Religious Freedom in the Liberal State. By Rex Ahdar and Ian Leigh. Oxford, UK: Oxford University Press, 2005. 410 pp. $125.00.
Rex Ahdar and Ian Leigh claim that religious freedom is "under increasing pressure" in liberal democracies. In Part I of this ambitious and challenging book, they argue that liberalism fails to provide an adequate conceptual framework for protecting religious freedom, and they propose an alternative theoretical groundling based on Christian theological principles. The liberal commitment to neutrality, for example, obscures the fact that the liberal state increasingly asserts its own vision of the good life while insisting that citizens not press their own contrary views too far. In this and other ways, liberalism "squeez[es] religious practice and thought into a liberal mould that is alien to adherents (p. 64).
Part II offers a wide-ranging examination of the legal and constitutional issues relating to the protection and limits of religious freedom in liberal states. The authors analyze a variety of models for structuring the relationship between religion and the state, noting that religious freedom may be adequately protected wathin several structures, including establishment "in its contemporary, milder form" (p. 127). They favor arrangements that 'recognize a measure of interaction and cooperation between government and religious communities" (p. 97).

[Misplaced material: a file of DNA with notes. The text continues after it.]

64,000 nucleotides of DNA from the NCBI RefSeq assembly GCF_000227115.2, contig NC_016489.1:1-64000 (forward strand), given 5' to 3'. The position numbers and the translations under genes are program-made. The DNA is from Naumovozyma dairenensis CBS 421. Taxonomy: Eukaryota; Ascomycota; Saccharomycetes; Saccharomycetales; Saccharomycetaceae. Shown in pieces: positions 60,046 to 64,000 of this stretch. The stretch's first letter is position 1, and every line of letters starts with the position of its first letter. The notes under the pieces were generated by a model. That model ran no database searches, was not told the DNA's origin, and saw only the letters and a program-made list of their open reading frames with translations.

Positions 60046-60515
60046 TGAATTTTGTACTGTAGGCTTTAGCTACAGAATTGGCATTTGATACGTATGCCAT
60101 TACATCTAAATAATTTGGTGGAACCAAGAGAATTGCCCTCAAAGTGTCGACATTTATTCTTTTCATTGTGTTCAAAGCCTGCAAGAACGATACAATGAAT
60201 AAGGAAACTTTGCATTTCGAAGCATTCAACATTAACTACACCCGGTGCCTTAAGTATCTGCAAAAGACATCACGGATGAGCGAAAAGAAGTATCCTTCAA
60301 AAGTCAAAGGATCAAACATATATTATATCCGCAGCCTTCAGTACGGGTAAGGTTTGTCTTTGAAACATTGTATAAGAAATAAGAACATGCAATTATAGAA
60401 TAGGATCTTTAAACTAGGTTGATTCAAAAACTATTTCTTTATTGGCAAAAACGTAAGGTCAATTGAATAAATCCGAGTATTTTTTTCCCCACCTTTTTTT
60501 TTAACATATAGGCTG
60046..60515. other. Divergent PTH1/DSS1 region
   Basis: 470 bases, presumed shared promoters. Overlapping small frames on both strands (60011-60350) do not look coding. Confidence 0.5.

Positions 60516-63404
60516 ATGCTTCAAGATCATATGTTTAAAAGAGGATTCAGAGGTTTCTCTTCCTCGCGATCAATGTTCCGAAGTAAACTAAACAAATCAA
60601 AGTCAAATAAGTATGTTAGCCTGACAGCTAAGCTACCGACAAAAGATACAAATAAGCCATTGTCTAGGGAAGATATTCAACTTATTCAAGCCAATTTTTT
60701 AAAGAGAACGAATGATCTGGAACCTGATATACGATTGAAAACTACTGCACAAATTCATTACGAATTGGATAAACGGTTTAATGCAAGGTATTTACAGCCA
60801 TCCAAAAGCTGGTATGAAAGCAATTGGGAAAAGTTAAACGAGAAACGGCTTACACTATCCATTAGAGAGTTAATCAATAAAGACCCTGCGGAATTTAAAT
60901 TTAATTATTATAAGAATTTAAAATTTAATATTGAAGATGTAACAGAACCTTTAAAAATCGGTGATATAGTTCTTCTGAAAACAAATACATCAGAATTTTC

The authors propose a promising "ad-hoc balancing approach" to the critical task of defining the limits of religious freedom. Once a claimant establishes a rima facie infringement, the state must justify the relevant law or policy by demonstrating the important objective it serves and "the unavailability of a less restrictive means" for achieving it. In each ease the court should ask: Would the granting of a religious exemption undermine the objective of the law?" (p. 188). This approach has obvious similarities to the compelling interest test abandoned by the U.S. Supreme Court in Employment Division v. Smith, 494 U.S. 872 (1990). The authors discuss Smith and related American developments briefly elsewhere in the book, but it would have been helpful if they had suggested how their proposal might relate to pre-Smith First Amendment jurisprudence.
In Part III, the authors address religious freedom dilemmas in several contemporary contexts: family and childrearing, education, medical treatment, employment, religious group autonomy and protection for religious and...